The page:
A CEPF-funded project in Ethiopia conserves indigenous Cordia trees through local pepper production


Cordia africana is an indigenous, multipurpose tree species that is found in the montane forest ecosystems of Ethiopia. However, serious deforestation coupled with the extensive exploitation of the species for furniture, charcoal and construction materials, has led to its depletion, and Cordia is now a highly endangered indigenous tree in Ethiopia – including in the Sheka Forest Key Biodiversity Area (KBA), also knows as 'Metu-Gore-Tepi'. For example, in Bechi village, close to the forest, about two Cordia trees are destroyed by each household per annum. There are 1833 households in Bechi.

How black pepper sucks into the Cordia tree © Nigussie

USD 40,000, no less

With a small grant (USD 20,000) from the Critical Ecosystem Partnership Fund (CEPF), God for People Relief and Development Organisation (GPRDO) implemented a project engaging 251 Bechi households in forest conservation activities. The project provided these households with 500 seedlings of black pepper spices that were planted to climb on 500 Cordia trees. As a result, the community harvested 5 kg of spices from each Cordia tree within the year. The harvested spices were sold at 380 Birr (about USD 16) per kilogram at local markets. Thus, from all 500 trees combined, the community can generate a cash income of USD 40,000 per year. If they would have felled these trees instead, they would have earned USD 11,000 (500 Birr, or 22 USD, per tree), as a one-off gain, after which they would have been left with nothing.

Girmaye Mamo, a beneficiary farmer said: “I was one of the community members who initially described this type of conservation effort as a joke. But, it has been practical.”

Having demonstrated the profitability of conserving the Cordia trees for growing black pepper, the local community members raised more than 2,280 new Cordia seedlings on nursery sites and planted them within sparely populated forest areas. The news spread and an additional 1,750 community members within the neighbouring villages copied the new technology. They purchased black pepper seedlings prepared by the Bechi communities.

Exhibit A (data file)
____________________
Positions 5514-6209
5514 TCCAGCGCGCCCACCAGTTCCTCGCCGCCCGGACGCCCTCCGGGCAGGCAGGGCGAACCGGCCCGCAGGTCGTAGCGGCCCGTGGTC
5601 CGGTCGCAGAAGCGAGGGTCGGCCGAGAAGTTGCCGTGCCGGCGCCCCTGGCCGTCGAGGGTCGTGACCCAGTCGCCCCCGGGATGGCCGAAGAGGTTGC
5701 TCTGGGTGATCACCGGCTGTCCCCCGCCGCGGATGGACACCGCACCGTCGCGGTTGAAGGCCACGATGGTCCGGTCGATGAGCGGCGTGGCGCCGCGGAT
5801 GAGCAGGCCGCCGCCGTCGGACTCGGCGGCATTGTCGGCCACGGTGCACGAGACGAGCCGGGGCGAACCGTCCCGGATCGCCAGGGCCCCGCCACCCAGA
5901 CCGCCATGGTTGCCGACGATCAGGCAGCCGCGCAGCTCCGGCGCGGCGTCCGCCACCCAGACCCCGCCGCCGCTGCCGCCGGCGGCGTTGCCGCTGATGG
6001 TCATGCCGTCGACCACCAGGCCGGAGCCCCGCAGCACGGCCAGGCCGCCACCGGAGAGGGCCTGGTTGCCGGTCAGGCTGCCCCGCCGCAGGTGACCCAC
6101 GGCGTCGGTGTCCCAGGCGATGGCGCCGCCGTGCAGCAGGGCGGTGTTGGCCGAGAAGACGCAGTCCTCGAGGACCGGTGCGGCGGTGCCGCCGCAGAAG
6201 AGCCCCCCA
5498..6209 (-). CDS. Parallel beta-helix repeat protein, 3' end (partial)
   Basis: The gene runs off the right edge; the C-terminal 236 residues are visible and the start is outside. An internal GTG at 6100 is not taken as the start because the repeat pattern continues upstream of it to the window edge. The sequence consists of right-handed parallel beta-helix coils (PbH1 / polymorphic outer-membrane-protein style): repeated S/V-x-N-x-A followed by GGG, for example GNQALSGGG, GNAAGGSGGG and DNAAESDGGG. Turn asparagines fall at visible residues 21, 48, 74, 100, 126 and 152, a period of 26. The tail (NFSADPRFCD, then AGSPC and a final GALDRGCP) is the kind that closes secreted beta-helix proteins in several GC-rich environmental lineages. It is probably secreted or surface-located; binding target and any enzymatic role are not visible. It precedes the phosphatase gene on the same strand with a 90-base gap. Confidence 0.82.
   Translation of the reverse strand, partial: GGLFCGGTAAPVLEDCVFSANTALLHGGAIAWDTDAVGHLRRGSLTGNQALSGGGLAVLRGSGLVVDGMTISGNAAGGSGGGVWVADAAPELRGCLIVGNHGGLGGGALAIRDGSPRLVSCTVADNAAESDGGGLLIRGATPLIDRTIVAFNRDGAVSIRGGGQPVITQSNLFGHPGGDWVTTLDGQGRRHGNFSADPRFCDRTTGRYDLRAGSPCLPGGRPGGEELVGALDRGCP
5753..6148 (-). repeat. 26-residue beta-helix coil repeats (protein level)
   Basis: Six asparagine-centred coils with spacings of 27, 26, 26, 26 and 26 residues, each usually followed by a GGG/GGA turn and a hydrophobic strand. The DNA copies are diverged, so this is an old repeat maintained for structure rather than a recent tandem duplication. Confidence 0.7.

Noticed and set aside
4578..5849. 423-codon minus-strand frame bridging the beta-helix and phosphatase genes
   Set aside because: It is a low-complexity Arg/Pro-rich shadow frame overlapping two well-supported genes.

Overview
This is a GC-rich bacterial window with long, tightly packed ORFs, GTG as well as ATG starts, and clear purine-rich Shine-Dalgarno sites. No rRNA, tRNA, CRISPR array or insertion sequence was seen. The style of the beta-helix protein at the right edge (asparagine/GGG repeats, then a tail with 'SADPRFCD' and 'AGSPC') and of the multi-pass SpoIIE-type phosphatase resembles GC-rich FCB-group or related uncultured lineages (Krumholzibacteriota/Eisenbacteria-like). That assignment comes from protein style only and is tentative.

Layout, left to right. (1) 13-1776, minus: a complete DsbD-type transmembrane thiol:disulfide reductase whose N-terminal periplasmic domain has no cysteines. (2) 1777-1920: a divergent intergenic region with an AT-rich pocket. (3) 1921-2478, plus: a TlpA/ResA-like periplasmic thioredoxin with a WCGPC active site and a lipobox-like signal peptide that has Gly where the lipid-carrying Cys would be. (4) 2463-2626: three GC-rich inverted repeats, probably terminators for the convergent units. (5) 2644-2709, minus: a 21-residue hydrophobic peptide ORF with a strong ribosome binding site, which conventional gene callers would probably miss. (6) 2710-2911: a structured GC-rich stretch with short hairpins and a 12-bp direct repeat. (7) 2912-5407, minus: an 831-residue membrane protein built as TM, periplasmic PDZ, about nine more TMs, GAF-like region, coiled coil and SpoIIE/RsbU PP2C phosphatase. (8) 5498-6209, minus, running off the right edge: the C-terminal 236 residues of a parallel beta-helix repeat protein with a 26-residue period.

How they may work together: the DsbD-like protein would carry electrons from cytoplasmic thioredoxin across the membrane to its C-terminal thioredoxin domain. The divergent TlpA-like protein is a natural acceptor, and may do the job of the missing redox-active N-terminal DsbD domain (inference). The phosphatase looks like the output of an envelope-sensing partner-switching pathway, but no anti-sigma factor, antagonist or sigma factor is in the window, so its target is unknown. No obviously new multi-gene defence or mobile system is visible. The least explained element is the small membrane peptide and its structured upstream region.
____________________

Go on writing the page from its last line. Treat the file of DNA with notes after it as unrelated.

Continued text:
Mr. Shewafera Hailu from Yeki Woreda Agriculture Office said: “I am surprised of the friendship between Cordia and black pepper spices. My office has decided to purchase the spices seedlings from project beneficiaries to replicate in other areas”.

Globally threatened species

Sheka Forest is not only important for the Cordia trees, but it also hosts six globally threatened amphibian, plant, bird and mammal species, including the Endangered Clarke’s banana frog Afrixalus clarkei and the Vulnerable endemic Yalden's rat (Desmomys yaldeni). Therefore, protecting the forest from destruction is not only good for people, but also for global biodiversity.

Stakeholders visiting the project site © Nigussie

Seralegin Abera, Executive Director of GPRDO, said: “On top of improving local livelihoods, our conservation based activities have uncovered a secret of using 12 inches nails with salt to dry up Cordia trees in Sheka Forest KBA”. By Ethiopian law, it is forbidden to fell a live tree. So, to avoid problems, local community members used to nail the trees with 12 inch nails to clandestinely dry them up and later seek permission to fell ‘a dried up tree’.

You can also help!

Seralegin invites all the relevant stakeholders including national/international conservation organizations, governments and community groups to support the scaling up of the achieved results into the remaining villages and districts in the Sheka Forest KBA and into other areas. Find a project proposal, ready for funding, here.

Your support for stopping the nailing of one Cordia tree will generate cash income of 1900 Birr (80 USD) for local people in Ethiopia - every year. And it will help with climate change mitigation, too!

For more information, please contact GPRDO at or


Produced by: Nigussie Tefera and Seralegin Abera (GPRDO), Paul Mugo (TBA) and Maaike Manten (BirdLife/RIT)
Implementer: God for People Relief and Development Organisation (GPRDO)
Project period: March 2016 to February 2017


In May 2017, the Tropical Biology Association, together with the CEPF Eastern Afromontane Regional Implementation Team (EWNHS and BirdLife International), organised a training in communication skills for Ethiopian CEPF grantees. This article is one of the products that came out of that training. For other articles, click here.


See the interactive map of all projects implemented under the CEPF Eastern Afromontane Hotspot programme here.

The Critical Ecosystem Partnership Fund (CEPF) is a joint initiative of l’Agence Française de Développement, Conservation International, the European Union, the Global Environment Facility (GEF), the Government of Japan, the MacArthur Foundation, and the World Bank. A fundamental goal is to ensure civil society is engaged in biodiversity conservation. More information on CEPF can be found at

BirdLife International, together with the International Union for the Conservation of Nature (IUCN) and the Ethiopian Wildlife and Natural History Society (BirdLife in Ethiopia) form the Regional Implementation Team (RIT) for the Critical Ecosystem Partnership Fund (CEPF) investment in the Eastern Afromontane Hotspot (2012-2017). The investment will support civil society in applying innovative approaches to conservation in under-capacitated and underfunded protected areas, Key Biodiversity Areas (KBAs) and priority corridors in the region.


Read more NEWS from the Eastern Afromontane Hotspot!